Minoan dating

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The relative chronology is based on the shapes and decorative styles of pottery found at many sites on Crete and elsewhere.

Arthur Evans began excavating on a hill called tou tseleve he kephala, "the headland of the chieftain", some three miles (5 km) from the north coast of Crete, on March 23, 1900.

The absence of fortifications in the settlements suggests a relatively peaceful co-existence between the different communities.

However, the presence of weapons such as swords, daggers and arrow-heads and defensive equipment such as armour and helmets would also suggest that peace may not always have been enjoyed.

The Minoans, as a sea-faring culture, were also in contact with foreign peoples throughout the Aegean, as is evidenced by the Near East and Egyptian influences in their early art but also in later export trade, notably the exchange of pottery and foodstuffs such as oil and wine in return for precious objects and materials such as copper from Cyprus and ivory from Egypt.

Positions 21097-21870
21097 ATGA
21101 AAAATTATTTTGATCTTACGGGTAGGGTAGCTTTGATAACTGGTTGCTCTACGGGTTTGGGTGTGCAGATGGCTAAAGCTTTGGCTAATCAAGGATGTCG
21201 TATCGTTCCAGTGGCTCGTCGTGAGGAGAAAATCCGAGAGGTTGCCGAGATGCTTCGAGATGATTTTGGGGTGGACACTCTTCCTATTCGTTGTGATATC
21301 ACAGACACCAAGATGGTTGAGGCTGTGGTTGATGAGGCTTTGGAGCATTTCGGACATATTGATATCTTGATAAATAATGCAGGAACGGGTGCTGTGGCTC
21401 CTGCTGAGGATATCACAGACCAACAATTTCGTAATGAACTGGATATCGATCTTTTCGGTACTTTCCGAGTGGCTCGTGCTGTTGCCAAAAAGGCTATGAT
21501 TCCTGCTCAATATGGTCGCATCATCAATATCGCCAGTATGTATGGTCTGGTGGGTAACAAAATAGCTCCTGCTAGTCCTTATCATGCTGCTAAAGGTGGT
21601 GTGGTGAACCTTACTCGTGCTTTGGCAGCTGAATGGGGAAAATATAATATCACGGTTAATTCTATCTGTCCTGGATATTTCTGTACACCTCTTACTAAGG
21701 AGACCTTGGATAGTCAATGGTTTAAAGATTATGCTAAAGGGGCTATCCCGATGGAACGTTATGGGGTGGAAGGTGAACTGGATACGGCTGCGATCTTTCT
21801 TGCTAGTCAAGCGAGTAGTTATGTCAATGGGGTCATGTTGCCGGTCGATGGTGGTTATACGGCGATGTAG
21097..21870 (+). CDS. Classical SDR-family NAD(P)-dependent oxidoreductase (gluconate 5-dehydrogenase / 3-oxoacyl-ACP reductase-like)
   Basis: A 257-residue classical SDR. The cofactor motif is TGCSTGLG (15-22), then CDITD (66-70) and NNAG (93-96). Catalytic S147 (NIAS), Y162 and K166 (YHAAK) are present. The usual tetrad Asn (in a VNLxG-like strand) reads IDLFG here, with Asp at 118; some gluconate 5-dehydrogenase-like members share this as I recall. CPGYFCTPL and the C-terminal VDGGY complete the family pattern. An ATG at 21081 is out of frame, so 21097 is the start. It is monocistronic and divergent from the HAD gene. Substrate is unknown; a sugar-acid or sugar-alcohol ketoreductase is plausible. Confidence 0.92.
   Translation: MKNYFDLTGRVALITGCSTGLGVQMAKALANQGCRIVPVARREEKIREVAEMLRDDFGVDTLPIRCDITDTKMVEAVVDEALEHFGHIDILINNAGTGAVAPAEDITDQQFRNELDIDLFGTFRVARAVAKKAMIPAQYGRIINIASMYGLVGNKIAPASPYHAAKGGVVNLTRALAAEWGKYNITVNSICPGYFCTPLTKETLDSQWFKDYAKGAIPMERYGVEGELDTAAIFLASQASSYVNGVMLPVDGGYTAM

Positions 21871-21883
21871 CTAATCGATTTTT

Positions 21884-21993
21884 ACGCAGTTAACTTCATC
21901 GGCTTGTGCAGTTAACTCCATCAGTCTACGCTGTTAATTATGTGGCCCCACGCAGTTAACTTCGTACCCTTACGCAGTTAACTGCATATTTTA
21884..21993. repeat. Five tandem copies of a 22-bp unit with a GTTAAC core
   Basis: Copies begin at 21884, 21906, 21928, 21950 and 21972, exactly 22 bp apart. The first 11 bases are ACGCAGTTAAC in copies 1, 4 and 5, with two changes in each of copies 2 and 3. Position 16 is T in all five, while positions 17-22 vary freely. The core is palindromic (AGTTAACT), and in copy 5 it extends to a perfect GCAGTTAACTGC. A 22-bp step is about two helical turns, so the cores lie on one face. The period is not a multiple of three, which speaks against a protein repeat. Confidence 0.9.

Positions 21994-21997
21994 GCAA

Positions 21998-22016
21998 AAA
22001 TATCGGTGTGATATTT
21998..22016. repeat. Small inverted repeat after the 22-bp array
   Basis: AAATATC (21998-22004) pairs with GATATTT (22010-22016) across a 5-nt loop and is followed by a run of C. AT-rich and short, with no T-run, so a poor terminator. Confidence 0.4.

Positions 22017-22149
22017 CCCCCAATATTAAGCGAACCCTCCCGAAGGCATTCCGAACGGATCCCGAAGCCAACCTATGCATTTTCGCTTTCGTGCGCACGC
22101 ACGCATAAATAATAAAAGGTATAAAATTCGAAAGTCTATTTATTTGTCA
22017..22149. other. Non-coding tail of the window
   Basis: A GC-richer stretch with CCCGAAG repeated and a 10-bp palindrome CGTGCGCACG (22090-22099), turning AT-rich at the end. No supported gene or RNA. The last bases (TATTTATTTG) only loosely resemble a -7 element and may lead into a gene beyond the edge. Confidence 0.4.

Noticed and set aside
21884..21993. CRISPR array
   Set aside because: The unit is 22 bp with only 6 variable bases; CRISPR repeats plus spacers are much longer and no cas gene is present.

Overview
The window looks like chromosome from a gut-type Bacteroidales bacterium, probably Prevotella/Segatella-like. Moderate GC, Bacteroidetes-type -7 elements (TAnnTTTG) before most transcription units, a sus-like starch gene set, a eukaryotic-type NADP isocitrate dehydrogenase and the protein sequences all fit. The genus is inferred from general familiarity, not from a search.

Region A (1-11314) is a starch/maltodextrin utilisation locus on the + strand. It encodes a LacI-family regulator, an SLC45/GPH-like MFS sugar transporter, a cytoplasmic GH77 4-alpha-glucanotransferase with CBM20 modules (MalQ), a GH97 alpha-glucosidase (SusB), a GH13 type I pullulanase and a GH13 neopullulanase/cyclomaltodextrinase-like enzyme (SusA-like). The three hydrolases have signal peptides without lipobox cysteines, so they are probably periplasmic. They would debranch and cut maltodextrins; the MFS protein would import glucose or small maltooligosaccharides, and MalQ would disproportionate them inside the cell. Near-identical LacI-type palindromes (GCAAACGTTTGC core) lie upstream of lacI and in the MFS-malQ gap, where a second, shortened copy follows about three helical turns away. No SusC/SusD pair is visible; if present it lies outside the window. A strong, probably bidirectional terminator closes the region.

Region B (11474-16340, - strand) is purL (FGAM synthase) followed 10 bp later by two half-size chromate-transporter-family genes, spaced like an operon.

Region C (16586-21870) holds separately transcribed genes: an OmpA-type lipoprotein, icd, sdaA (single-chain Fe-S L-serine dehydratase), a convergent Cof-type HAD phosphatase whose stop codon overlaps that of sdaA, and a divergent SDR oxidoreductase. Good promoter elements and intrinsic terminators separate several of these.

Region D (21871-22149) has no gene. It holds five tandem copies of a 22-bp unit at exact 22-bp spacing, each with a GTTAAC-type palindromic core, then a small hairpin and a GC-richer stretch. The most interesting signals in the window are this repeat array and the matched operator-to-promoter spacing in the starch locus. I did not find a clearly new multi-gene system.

The reasons for the demise of the Minoan civilization continue to be debated.

Minoan settlements, tombs and cemeteries have been found all over Crete but the four principal palace sites (in order of size) were at Knossos, Phaistos, Malia and Zakros.

At each of these sites, large, complex palace structures of two or three stories and covering several thousand square metres seem to have acted as local administrative, trade, religious and possibly political centres.

The palaces were well-appointed, monumental structures with large courts, colonnades, staircases, religious crypts, light-wells, drainage systems, extensive storage magazines and even ‘theatre’ areas for public spectacles.

He called the civilization that he discovered there Minoan.

The same scheme was later applied to the Greek mainland and the Cyclades Islands to form a general plan for dating events of the prehistoric and early historic Aegean.

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